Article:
“…to make our joy complete.” 1 John 1:4
John often described himself as the disciple whom Jesus loved. John and his brother, James, worked as fishermen along with Simon (AKA, Peter) and his brother, Andrew. Jesus borrowed Simon’s and Andrew’s boat, from which He taught a large crowd that had gathered there. After He completed the lesson, He instructed Simon, Andrew, James and John that from that point on, they would become fishers of men. (Read Luke 5:1-11)
The first century church was ravaged by a cruel Roman Emperor named, Nero. John was exiled to the island of Patmos, off the coast of Italy. During his days there, he was inspired to record the revelation of end times, as well as three letters to the young movement of Christ followers, words which still ring true today. The first century apologist Irenaeus of Lyons (died in 202AD) is credited with authenticating John’s authorship of the gospel bearing his name, Revelation, and 1,2,3 John (3 letters). Other theologians confirming his conclusions include: Justin Martyr, Tertullian, and Clement of Alexandria.
The introduction of the letter (the entire first chapter) is written in first person plural. It stands to reason there were other Christians leaders banished to the small island, all in an effort to silence the growing Christian movement – a phenomena providing significance to common citizens with no influence, yet who were charged with turning the world upside down. Yet, the mail still got through! The opening lines attest to an experience with which those exiled prisoners shared from the beginning of the movement. John describes in generally accepted scientific arguments his validation of Jesus, as God’s Son: aurally received, visually confirmed, and physically verified the authenticity of the Word of life. Here John is providing a nuance of his previously written record of Jesus’ life, where God breathed into him:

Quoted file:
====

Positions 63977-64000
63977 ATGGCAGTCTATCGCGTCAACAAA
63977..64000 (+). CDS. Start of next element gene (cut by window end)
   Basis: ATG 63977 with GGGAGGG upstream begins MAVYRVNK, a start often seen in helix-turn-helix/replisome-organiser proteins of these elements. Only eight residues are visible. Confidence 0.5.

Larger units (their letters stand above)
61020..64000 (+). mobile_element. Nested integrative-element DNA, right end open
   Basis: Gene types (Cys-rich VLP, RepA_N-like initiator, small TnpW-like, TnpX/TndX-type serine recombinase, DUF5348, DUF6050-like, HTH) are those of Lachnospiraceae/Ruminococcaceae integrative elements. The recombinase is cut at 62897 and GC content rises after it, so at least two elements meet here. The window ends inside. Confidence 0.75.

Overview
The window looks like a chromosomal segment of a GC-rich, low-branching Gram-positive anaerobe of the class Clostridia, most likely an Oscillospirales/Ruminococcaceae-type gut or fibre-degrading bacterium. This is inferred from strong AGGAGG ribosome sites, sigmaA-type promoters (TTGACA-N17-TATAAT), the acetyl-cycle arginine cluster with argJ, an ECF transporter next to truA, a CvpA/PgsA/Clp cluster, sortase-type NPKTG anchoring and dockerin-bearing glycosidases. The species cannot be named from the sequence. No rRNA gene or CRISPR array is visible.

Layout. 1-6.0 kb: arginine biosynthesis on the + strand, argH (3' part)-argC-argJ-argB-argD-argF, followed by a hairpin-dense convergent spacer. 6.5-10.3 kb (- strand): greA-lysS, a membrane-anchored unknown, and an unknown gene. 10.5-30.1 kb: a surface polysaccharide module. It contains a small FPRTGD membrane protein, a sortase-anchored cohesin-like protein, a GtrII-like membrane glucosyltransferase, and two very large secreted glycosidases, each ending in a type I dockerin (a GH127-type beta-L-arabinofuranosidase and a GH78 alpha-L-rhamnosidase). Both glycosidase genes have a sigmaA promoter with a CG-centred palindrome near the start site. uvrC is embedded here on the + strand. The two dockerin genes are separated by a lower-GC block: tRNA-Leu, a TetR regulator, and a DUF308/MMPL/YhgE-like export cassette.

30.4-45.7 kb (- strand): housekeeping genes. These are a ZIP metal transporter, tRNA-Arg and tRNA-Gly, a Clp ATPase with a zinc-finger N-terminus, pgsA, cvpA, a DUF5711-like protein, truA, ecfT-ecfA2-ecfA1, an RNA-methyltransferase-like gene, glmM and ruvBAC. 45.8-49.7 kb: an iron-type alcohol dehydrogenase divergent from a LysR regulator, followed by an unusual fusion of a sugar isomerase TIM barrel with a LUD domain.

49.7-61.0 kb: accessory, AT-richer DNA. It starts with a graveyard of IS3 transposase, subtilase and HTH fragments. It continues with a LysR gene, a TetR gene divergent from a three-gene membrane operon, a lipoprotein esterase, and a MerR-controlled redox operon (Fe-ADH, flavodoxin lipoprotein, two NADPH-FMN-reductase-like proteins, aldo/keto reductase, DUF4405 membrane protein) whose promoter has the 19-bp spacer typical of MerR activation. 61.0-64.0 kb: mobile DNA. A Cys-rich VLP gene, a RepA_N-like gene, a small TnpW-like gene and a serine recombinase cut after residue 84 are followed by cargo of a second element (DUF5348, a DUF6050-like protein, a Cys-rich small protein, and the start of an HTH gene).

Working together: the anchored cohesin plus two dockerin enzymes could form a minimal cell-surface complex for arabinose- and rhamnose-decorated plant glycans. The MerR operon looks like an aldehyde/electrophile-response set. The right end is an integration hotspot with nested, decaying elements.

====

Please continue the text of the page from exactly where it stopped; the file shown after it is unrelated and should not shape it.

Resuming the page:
“In the beginning was the Word, and Word was with God, and the Word was God. He was with God in the beginning. Through Him all things were made: without Him nothing was made that has been made. In Him was life, and that life was the light of men. The light shines in the darkness, but the darkness has not understood it.” (John 1:1-5)
“The Word became flesh and made His dwelling among us. We have seen His glory, the glory of the One and Only, Who came from the Father, full of grace and truth.” (John 1:14)
Their sole motivation for providing this record? First, so that the reader would be led to share their communion of spirit – or fellowship. Secondly, providing the record is a work of joy, and others embracing the message completes the joy of those writing the message. Some authors write for the sheer pleasure of spinning a tale, but even they receive great satisfaction when their efforts are validated through the purchase and enjoyment of their creation. The work of John and his fellow prisoners carried much greater significance… eternal significance… nurturing the souls of women and men seeking to walk in the Light.
What makes your joy complete? Is it measured in worldly accolades? Earthly pursuits? Or do you seek first the Kingdom of God and His righteousness (read Matthew 6:33-34). Do you pray that His Kingdom would come to earth just it is in heaven? What intentional efforts are you making to allow such to occur through your life? When we become the conduit of God’s love, we make His joy complete as, “…Christ in you, the hope of glory!” (Colossians 1:27)
The opening lines seem to be written with such passion, power, and conviction that it’s hard to deny their experience with the Word that became flesh, inspiring them to tell others. Their enthusiasm provokes the reader to continue… I look forward to doing so with you in the weeks to come.
He must increase, we must decrease.